The role and practices of investigative journalism
have received unprecedented scrutiny over recent months. Its long
history of exposing issues that are not in the public domain and
speaking truth to power has come under the microscope as the phone-hacking
scandal, perhaps the greatest political media scandal of a generation,
has gradually unfolded, raising a plethora of questions surrounding
the public interest, privacy and media ethics.
This report does not set out to propose solutions
to these issues which are currently being considered in other
forums, most notably Lord Justice Leveson's ongoing Inquiry into
the Culture, Practice and Ethics of the press. Instead, this report
explores the media landscape in which investigative journalism
operates and argues that any changes should not be rooted in the
past but should seek to enable responsible investigative journalism
to flourish in the future.
Responsible, high quality, investigative journalism
matters; it is a vital constituent of the UK's system of democratic
governance and accountability. At its best, it informs and educates
us, enhances our democracy, and is a force for good. However,
it has become clear during our inquiry that rapid economic, technological
and behavioural change is creating profound economic, legal and
regulatory challenges for investigative journalism and how it
might be conducted in the future.
Investigative journalism is suffering as a result
of inconsistencies and lack of clarity in the law. We therefore
make recommendations in this report which would provide clarity
on the complex and sensitive issues surrounding the public interest.
We do not recommend that all relevant criminal law be re-drafted
in order to iron out inconsistency between different pieces of
legislation when it comes to a formal, statutory defence relating
to the public interest. We do, however, urge the prosecuting authorities
to publish their broad approach to determining which cases should
be prosecuted or otherwise in cases where illegal activity undertaken
by journalists in the course of an investigation might be considered
to be in the public interest.
Furthermore, we recommend that media organisations
implement a two-stage internal management process whereby they
track and formally record their decisions first to investigate
and secondly to publish a story if such decisions rely on the
public interest. We also recommend that regulators should, in
turn, take such an audit trail into account when evaluating the
responsibility or otherwise with which investigative journalism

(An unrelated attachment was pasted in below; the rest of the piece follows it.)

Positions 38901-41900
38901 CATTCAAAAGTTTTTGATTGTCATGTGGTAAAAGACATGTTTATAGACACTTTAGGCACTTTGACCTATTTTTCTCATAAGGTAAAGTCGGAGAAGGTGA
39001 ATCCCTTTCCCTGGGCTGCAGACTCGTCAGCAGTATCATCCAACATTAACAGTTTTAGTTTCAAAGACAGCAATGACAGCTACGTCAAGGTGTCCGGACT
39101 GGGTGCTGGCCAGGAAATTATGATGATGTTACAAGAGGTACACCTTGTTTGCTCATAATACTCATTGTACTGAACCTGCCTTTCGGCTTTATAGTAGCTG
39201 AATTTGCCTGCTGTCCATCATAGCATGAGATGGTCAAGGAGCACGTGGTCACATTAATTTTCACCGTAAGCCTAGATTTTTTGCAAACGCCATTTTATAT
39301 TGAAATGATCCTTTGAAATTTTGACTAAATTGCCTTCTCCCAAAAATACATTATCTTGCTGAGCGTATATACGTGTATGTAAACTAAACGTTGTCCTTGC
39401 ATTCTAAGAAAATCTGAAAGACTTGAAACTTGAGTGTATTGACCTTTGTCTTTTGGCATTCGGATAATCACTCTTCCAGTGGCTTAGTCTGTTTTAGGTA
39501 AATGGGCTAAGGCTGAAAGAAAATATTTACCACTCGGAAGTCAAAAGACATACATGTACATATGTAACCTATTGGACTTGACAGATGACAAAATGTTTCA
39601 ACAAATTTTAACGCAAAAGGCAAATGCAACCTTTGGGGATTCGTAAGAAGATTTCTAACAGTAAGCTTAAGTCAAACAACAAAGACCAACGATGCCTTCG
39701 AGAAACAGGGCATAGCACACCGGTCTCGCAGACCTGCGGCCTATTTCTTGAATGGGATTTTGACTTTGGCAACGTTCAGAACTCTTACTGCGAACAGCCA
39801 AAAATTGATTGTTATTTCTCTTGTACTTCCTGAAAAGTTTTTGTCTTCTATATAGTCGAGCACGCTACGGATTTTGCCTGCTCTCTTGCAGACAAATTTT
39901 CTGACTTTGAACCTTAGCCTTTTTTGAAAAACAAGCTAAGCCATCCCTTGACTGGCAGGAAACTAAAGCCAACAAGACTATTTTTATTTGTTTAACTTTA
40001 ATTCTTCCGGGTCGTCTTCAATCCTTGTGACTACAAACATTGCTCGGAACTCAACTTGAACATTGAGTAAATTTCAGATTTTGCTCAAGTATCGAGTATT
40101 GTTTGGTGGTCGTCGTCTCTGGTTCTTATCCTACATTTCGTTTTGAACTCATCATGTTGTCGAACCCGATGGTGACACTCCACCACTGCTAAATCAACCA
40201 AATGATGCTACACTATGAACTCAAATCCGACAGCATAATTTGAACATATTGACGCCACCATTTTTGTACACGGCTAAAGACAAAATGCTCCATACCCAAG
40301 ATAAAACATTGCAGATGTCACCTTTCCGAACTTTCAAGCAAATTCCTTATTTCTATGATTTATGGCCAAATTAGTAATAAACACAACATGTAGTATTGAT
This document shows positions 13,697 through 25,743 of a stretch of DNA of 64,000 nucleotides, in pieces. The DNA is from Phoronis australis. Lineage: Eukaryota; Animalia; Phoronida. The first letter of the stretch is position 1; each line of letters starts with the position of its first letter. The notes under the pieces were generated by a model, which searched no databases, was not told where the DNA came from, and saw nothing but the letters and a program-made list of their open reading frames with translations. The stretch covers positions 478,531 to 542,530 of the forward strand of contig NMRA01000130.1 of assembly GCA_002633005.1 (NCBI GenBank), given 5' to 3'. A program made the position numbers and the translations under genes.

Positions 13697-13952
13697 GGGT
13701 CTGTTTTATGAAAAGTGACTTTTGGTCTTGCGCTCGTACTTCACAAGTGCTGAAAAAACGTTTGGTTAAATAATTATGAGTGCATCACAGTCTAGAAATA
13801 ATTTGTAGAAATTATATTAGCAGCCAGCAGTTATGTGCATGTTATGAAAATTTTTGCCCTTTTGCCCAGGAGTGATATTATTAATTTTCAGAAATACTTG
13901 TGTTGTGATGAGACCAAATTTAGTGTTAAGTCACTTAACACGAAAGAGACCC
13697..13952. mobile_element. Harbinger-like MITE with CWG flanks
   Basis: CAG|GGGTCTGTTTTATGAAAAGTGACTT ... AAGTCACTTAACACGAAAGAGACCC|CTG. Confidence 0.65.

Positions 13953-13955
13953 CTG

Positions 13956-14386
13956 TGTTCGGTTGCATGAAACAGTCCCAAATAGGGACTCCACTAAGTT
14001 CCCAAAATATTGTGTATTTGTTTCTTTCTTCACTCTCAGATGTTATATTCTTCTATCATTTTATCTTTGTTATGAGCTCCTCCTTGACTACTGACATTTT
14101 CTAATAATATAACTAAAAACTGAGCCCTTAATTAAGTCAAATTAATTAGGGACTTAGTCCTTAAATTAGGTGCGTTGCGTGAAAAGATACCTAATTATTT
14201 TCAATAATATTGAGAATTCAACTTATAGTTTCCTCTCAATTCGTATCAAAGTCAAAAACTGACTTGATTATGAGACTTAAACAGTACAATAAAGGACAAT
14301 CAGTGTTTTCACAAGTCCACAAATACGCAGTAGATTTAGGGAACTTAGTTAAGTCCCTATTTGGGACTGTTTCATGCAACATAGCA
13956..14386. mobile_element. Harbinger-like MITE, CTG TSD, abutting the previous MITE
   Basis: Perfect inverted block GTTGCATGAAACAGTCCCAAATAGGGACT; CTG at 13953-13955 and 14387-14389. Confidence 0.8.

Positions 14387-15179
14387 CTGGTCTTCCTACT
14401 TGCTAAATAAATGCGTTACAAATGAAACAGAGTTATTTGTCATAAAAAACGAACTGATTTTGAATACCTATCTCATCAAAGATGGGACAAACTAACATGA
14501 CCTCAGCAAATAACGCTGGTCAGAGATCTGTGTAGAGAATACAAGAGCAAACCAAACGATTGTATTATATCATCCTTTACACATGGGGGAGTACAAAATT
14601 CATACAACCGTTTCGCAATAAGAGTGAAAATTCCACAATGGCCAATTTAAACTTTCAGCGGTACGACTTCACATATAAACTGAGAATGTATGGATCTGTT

has been undertaken. The regulators should also take into account
the actions taken ex post facto in considering what penalty is
appropriate for any particular breach.
Investigative journalism is also suffering from a
lack of proper investment and organisational support. To offer
some respite from the funding crisis, we recommend an investigative
journalism fund. Any fines which are levied for transgression
of journalistic codes of conductincluding fines that might
be introduced under a new system of press self-regulation and
a proportion of fines issued for breaches of the Ofcom codeshould
be allocated to this fund which might be used for investigative
journalism or for training investigative journalists.
We are encouraged, however, by the number of new
funding and organisational initiatives that have started to materialise
as a means of promoting investigative journalism, and believe
it is vital that measures are taken to support and foster further
initiatives which are independent of public subsidies or state
support. We believe that charitable status may be one route to
encouraging philanthropic investment in this area and therefore
recommend that the Government reconsiders its current disinclination
to legislate in this area. Given the vital contribution of investigative
journalism to the wellbeing of democracy, we also ask the Charity
Commission to provide greater clarity in this area and to take
into consideration both the current pressures on investigative
journalism as well as its democratic importance when interpreting
the relevant legislation.
While we recognise the enormous economic pressures
on traditional media enterprises, we urge them not to vacate the
vital area of journalism training. We see some of the new media
initiatives as opportunities for training in the skills of investigative
journalism, and recognise the invaluable training opportunities
provided by the mainstream broadcasters and by university departments.
Analysis of the media is a crowded field at the moment,
but we hope that our examination of the media landscape, investigative
journalism's place in it, the challenges and opportunities facing
it, and the impact of media convergence, will inform the current
debate and assist in influencing any regulatory or legislative
reforms that may be forthcoming.